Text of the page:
Amendments to Sex Discrimination Act 1975 finally published

United Kingdom

The Sex Discrimination Act 1975 (Amendment) Regulations 2008 have finally been published and come into force on 6th April 2008. The regulations make various changes to the Sex Discrimination Act 1975 so that this now complies with the Equal Treatment Directive (76/207/EEC).

Definition of sex harassment

The regulations expand the definition of sex harassment. They remove the causal link between the effect of the unwanted conduct and the sex of the person being harassed (removing the phrase “on the ground of her sex” and adding the phrase “related to her sex or that of another person”). This change means that claims can now be made if the unwanted conduct is related to the sex of the victim or any other person, facilitating associative claims such as claims by witnesses -because the person who considers that their dignity has been violated or that the conduct creates an offensive and degrading environment for them need not be the primary recipient of that conduct.

Increased liability for employers for third party harassment

It will be unlawful for an employer to fail to take reasonably practicable steps to protect employees from harassment by third parties where harassment is known to have occurred on at least two other occasions. This means that employers must be increasingly aware of their employees’ treatment by third parties, and take action to prevent harassment, particularly as the regulations make it clear that liability will be incurred irrespective of whether the third party is the same or a different person on each occasion.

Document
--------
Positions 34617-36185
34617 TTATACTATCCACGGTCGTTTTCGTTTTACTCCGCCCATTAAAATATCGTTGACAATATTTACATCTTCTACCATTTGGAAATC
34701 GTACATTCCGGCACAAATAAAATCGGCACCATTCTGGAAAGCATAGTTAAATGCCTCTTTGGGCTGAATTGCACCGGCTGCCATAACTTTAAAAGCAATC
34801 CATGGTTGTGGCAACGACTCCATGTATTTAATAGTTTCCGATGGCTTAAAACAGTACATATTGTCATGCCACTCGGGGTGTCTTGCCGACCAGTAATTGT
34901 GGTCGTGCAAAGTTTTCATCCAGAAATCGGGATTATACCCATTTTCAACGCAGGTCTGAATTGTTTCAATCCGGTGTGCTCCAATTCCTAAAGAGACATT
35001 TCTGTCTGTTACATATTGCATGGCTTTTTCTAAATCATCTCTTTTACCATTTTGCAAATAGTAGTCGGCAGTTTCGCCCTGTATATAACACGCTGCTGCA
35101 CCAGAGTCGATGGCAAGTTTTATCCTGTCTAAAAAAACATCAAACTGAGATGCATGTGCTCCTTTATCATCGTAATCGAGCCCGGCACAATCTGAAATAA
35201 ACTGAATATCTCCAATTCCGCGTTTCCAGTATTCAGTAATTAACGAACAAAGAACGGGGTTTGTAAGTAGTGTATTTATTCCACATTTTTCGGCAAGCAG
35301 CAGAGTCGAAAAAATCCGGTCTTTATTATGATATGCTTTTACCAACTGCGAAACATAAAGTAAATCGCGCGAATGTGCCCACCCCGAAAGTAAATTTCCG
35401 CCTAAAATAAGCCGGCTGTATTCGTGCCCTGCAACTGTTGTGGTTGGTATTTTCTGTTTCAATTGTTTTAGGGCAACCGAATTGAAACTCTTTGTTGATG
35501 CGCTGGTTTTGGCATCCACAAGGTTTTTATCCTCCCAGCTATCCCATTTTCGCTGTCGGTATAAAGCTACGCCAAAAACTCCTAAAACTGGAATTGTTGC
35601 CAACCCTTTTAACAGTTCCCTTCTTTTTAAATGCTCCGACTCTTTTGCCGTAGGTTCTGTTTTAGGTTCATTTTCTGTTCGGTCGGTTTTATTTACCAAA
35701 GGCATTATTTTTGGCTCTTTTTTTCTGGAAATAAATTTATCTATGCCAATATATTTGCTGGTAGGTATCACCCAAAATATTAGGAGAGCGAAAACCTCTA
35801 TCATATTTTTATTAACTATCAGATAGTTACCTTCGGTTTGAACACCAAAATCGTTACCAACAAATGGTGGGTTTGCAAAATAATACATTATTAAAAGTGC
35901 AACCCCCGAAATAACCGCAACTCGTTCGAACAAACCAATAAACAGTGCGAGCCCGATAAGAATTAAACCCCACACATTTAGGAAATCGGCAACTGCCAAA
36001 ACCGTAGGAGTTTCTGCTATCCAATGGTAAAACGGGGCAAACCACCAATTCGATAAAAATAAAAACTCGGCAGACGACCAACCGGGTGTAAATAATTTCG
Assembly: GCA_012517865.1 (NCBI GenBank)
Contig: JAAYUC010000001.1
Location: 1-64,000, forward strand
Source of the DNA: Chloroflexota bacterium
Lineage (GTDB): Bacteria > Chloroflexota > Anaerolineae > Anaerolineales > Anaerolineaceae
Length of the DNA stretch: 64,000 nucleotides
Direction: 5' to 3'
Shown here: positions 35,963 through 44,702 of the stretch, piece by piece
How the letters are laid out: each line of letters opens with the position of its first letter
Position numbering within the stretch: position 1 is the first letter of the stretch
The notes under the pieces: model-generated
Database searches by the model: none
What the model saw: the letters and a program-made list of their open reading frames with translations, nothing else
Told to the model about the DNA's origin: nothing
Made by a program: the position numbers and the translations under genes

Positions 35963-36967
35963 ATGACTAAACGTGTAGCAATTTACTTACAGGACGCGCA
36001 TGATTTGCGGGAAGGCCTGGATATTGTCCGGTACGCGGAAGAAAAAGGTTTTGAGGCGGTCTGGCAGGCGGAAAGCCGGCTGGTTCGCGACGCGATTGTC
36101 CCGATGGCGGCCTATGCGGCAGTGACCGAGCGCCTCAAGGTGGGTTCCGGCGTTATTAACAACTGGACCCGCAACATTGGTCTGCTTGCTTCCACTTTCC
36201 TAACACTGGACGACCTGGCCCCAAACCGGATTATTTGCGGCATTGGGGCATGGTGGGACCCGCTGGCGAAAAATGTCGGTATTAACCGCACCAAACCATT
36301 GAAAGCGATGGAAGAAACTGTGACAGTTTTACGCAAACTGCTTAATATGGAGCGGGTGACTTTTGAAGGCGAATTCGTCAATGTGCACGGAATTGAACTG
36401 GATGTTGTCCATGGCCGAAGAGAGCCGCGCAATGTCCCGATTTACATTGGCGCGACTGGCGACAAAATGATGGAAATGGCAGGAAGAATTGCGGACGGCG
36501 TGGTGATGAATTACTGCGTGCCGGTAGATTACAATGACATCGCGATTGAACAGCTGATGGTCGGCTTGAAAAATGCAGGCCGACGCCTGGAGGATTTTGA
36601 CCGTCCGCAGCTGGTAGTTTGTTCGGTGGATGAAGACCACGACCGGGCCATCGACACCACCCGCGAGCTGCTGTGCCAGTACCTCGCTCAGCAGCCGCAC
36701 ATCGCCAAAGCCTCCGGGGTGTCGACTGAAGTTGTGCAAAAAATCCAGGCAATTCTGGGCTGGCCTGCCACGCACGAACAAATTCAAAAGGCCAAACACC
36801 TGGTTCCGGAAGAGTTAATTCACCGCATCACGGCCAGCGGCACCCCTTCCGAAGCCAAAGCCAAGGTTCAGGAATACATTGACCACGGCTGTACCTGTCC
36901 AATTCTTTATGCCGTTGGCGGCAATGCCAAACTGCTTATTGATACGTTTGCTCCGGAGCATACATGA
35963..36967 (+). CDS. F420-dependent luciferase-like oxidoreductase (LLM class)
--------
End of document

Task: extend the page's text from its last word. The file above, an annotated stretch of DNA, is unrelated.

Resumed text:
Removal of comparator for discrimination on grounds of pregnancy or maternity leave

The requirement of a comparator who is not pregnant nor on maternity leave is eliminated in claims for discrimination on grounds of pregnancy or maternity leave.

Terms and conditions during maternity leave

Women whose expected week of childbirth begins on or after 5 October 2008 will have greater rights. Commentators are suggesting that the changes represent a significant extension in maternity rights. Firstly the regulations make it clear that women are entitled to discretionary bonuses calculated with reference to the two week compulsory maternity leave. In addition, and most importantly, the regulations eliminate the distinction between different types of maternity leave in relation to terms and conditions. Women will now be entitled to the same (non pay) benefits irrespective of the type of maternity leave they are taking. This means that employers who do not currently provide non-cash benefits during Additional Maternity Leave will now be required to do so. This may include gym membership, company car, mobile phone and any contractual leave above the statutory entitlement. This change may therefore have significant cost and administrative implications for some employers.

To access a copy of the Regulations please click here